Actualités By Clay Sandhu 177 Views

Montreal bibimbap specialists le Bibim bring Korean picnics to Petit Laurier

Taking over the commercial space left over from 2020 downsizing of Frite Alors on Laurier E. is le Bibim, a charming bibimbap take-out counter that has introduced Montreal, and particularly the residents of le Petit Laurier, to Korean picnics.

Back in early 2020, when talk about COVID-19 amounted to little more than headlines of trouble far away, husband and wife Gino Choi and Lena Cho uprooted their lives in Vancouver in pursuit of work in Montreal’s exploding visual-effects industry. Gino managed to secure a job with TechniColor and the couple settled into a new chapter. As is the tale of the times, that far away trouble hit closer to home and as was the case for so many, Gino’s job vanished just as quickly as it appeared, leaving the couple with very few prospects and an urgent need to make a living.

“My mom used to run a bibimbap shop back in the ’90s — I used to help her out all the time,” says Gino, a first time restaurateur himself, as he reflects on growing up eating Korean food back in Vancouver. Without an obvious path forward, Gino and Lena, who met when Gino lived in Seoul, started exploring what Montreal had to offer in terms of Korean food. “We started going out to some restaurants in town and we started to think that maybe we could have a chance to shine.” Using his mother’s recipe, Gino is attempting to recreate a semblance of his mother’s shop with a few tweaks here and there to suit the tastes of the area’s predominantly French clientele.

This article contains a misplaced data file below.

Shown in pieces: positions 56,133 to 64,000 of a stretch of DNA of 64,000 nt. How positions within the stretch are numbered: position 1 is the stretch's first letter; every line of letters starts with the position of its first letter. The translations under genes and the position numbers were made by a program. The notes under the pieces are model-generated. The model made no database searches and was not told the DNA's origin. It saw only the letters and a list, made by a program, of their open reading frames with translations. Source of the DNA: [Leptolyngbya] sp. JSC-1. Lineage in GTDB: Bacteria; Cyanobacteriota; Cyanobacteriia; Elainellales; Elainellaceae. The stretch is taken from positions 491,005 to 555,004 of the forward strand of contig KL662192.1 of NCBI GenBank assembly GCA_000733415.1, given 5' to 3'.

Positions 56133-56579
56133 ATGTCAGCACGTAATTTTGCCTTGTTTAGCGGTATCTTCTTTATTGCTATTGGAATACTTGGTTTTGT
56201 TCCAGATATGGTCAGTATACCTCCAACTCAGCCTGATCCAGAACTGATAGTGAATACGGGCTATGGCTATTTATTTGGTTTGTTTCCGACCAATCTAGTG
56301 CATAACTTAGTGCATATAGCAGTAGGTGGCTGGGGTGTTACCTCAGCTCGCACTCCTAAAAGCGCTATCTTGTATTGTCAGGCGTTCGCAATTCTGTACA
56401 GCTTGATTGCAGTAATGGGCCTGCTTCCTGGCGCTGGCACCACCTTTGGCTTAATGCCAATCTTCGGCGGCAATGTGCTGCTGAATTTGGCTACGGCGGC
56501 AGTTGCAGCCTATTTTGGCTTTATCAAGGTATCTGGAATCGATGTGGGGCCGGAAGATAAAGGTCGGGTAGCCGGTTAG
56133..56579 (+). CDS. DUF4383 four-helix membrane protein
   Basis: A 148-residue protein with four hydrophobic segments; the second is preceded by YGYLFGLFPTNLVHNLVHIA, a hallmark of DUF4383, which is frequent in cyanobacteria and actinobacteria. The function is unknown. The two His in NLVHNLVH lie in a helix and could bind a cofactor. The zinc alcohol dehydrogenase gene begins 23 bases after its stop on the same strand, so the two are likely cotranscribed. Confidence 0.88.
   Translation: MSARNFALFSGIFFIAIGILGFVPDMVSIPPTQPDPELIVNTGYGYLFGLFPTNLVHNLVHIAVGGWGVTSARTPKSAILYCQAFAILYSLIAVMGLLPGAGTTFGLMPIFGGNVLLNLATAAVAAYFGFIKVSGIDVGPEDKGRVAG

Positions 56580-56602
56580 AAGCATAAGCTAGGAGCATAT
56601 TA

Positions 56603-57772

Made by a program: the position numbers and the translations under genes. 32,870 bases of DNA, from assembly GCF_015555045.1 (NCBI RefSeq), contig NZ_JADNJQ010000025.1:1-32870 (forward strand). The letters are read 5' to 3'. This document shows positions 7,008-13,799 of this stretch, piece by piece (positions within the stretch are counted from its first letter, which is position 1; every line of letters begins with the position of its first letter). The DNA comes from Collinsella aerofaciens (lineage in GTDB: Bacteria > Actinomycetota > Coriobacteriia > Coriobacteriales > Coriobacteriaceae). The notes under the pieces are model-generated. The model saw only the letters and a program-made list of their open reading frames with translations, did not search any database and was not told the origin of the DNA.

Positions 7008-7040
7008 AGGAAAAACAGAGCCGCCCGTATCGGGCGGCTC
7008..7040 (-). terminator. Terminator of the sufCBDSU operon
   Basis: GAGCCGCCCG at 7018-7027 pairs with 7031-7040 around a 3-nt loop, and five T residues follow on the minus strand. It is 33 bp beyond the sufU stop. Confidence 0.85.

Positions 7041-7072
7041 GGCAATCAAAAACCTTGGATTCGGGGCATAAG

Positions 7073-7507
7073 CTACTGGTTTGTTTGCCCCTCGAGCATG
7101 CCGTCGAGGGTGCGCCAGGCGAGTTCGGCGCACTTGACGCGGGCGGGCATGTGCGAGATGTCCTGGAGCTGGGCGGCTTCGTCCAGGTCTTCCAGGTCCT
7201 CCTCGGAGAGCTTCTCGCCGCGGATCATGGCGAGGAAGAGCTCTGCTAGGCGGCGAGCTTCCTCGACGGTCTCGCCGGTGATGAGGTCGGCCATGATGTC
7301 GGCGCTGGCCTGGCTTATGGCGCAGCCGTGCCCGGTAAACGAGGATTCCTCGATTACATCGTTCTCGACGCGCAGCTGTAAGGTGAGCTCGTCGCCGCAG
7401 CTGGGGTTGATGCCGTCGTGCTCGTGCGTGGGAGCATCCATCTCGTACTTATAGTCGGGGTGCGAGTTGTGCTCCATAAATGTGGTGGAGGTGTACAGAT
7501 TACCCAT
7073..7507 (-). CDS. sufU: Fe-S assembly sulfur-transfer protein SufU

For my part I would love to see them adjust less and cook without compromise but then again, what do I know? Since opening, Le Bibim has sold out hours before closing every single night — the neighbourhood has spoken and they love what Gino and Lena are cooking. I’m an advocate for traditional, uncompromised cooking but at the end of the day, this is a Korean-owned and operated business with the goal to help establish Korean food as part of the mainstream. If, for them, that means less chili and more baby spinach — so be it. Although, after tasting the food myself, I’m convinced their clientele would love anything they make so long as they continue applying the care and attention to detail used in all that’s on the menu to date.

The format is simple: choose your protein (pork, beef or tofu) and your sauce (soy or chilli). All bibimbaps are served with marinated cucumber, shiitake mushrooms, red onion, mung bean jelly, baby spinach, shredded carrots, daikon radish, zucchini and thin ribbons of egg all served over warm steamed rice. It is a plentiful bowl served in a generous portion. They hope to eventually serve a selection of beer and wine for take-away but Quebec’s notoriously slow permit system means that day might still be a ways-off. For now, there’s a selection of drinks including the beverage sensation of the season, Zamalek’s hibiscus juice and a few Korean classics including a green-grape and aloe juice (one of my all-time favourites) and a surprisingly complex and refreshing “cinnamon punch.”